Sagan learns from past mistakes to win Gent-Wevelgem in rainbow jersey

Slovakian dedicates his victory to ill father-in-law

Peter Sagan’s run of second places has been a running joke on social media, even for the man himself. But after adding another runner’s up spot to his palmarès on Friday at E3 Harelbeke, he was able to raise his arms in victory for the first time in the world champion’s jersey at Sunday’s Gent-Wevelgem.

The victory came at a challenging time for the Slovakian, whose father-in-law fell ill over the weekend. “I want to dedicate this victory to the father of my love because yesterday he had a hard time and I am very happy to dedicate this victory to him,” he said in his post-press conference. “I’m happy that I won in this jersey, it’s also an important race for me. It’s the second time I’ve won it.

“It was very hard and I want to thank my teammates. In the first bit, they missed a little bit but then they came back and then we could play with the group like in other teams.”

When reporters tried to ask if it meant more because of the second places (73 in total), Sagan hit back saying that victory was not his driving force in cycling.

“In life, there are more important things than victories, second places, or whatever. I’m riding for passion, not ambition,” he said simply. “I’m very happy and I think if you are always there, some day you also have to feel good. That is important to feel good and not think a lot about bad things.”

Sagan initiated the key break near the top of the second ascent of the Kemmelberg – the tougher of the two times they tackled it. He took to the front just as they approached the top, making a small gap between himself and the select group of favourites. Only two could follow the world champion, Fabian Cancellara and Sep Vanmarcke. A group of chasers tried to pull them back, but it was too late it would be down to these three and the lone leader Viacheslav Kuznetsov (Katusha) for the victory.

“In the end, we attacked with Fabian in the last cobblestone climb, and then we went in the breakaway and I think that the fans saw the breakaway. We worked together from the start, but afterwards, it was a little bit hard,” explained Sagan.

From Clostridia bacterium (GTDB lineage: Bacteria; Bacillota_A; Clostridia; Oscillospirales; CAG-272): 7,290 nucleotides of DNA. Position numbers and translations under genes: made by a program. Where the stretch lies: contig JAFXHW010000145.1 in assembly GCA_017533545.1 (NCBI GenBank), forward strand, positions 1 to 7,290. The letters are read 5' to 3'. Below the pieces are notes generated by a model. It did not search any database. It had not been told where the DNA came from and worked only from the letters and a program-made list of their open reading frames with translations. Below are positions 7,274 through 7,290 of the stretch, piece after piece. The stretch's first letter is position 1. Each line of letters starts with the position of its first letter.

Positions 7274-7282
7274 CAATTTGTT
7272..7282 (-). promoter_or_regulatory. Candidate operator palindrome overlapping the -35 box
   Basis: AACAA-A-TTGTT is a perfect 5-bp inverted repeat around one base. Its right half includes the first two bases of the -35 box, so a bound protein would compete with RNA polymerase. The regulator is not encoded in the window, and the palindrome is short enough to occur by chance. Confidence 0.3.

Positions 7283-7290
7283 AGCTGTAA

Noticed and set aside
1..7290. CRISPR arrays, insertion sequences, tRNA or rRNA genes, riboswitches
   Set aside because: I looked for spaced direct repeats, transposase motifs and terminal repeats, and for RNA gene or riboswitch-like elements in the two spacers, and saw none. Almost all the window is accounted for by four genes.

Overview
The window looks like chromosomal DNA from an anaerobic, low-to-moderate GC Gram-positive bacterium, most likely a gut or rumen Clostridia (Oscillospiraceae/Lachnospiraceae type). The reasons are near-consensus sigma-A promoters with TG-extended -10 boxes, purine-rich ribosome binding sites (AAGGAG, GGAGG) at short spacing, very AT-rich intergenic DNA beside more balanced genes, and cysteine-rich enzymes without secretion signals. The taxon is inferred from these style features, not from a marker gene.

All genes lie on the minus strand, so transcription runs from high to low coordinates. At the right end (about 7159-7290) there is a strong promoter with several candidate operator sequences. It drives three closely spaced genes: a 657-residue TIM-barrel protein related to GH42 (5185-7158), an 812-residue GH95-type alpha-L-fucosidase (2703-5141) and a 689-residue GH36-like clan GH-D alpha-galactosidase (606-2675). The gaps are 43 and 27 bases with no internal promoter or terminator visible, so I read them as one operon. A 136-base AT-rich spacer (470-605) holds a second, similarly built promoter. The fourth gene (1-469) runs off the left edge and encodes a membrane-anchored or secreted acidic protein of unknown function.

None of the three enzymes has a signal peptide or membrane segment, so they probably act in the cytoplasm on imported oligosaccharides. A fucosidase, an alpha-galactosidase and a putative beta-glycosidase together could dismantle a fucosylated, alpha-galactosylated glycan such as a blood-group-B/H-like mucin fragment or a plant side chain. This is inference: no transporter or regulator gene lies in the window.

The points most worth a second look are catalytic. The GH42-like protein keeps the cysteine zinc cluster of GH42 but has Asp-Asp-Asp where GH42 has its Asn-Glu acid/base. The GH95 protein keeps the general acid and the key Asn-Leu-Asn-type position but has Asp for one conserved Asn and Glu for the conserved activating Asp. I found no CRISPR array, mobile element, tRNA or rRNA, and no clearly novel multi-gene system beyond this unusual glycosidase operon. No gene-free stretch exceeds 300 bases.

Sagan last won this race in 2013, with a crafty attack at four kilometres to go, pulling a celebratory wheelie as he crossed the line. It was a much cagier affair this time, as the four leaders rolled into Wevelgem. Learning from previous races and with more than enough time between themselves and the chasers, Sagan and his companions began looking at each other and playing a game of who will crack first. Eventually, it was Kuznetsov who did so, unwittingly setting Sagan up perfectly.

“The final was very hard because we went in the breakaway and we were pulling more with Fabian, me and the guy from Katusha. Also, Vanmarcke was pulling but I don’t know how to say it but he stopped pulling before us,” he said. “Cycling is like this, the big names have to do more work and then I said I’m not going to do the same mistake as before and pull all the way to the finish or something. We had a big gap to the other group and I just started from third position. The guy from Katusha pulled early. I knew I had to go behind him, and he [set me up for] a very good sprint.”

Sagan will now fly home to see his wife and family before returning to Belgium late next week to begin his final preparations for the Tour of Flanders. Sagan has once finished on the podium of De Ronde in 2013, the same year that he last won Gent-Wevelgem – incidentally he also finished second in E3 Harelbeke that year as well. He’ll be hoping that it won’t be a runner’s up spot next week and while he takes confidence from this latest victory he says it won’t mean a thing when they line-up again in Bruges on April 3.

“I’m very happy, it’s an important race and I’m in a good way to come good for more important races. It’s good,” Sagan said. [It means] nothing because every race is different. Today was my day but Sunday it might be for somebody different. We will see. For sure what is very important is that I have a good condition. Friday was a bit of a different race, today was much better for me. We will see on Sunday how it will be but for sure I’m very happy and I’m on the right way to come good for Flanders and Roubaix.”

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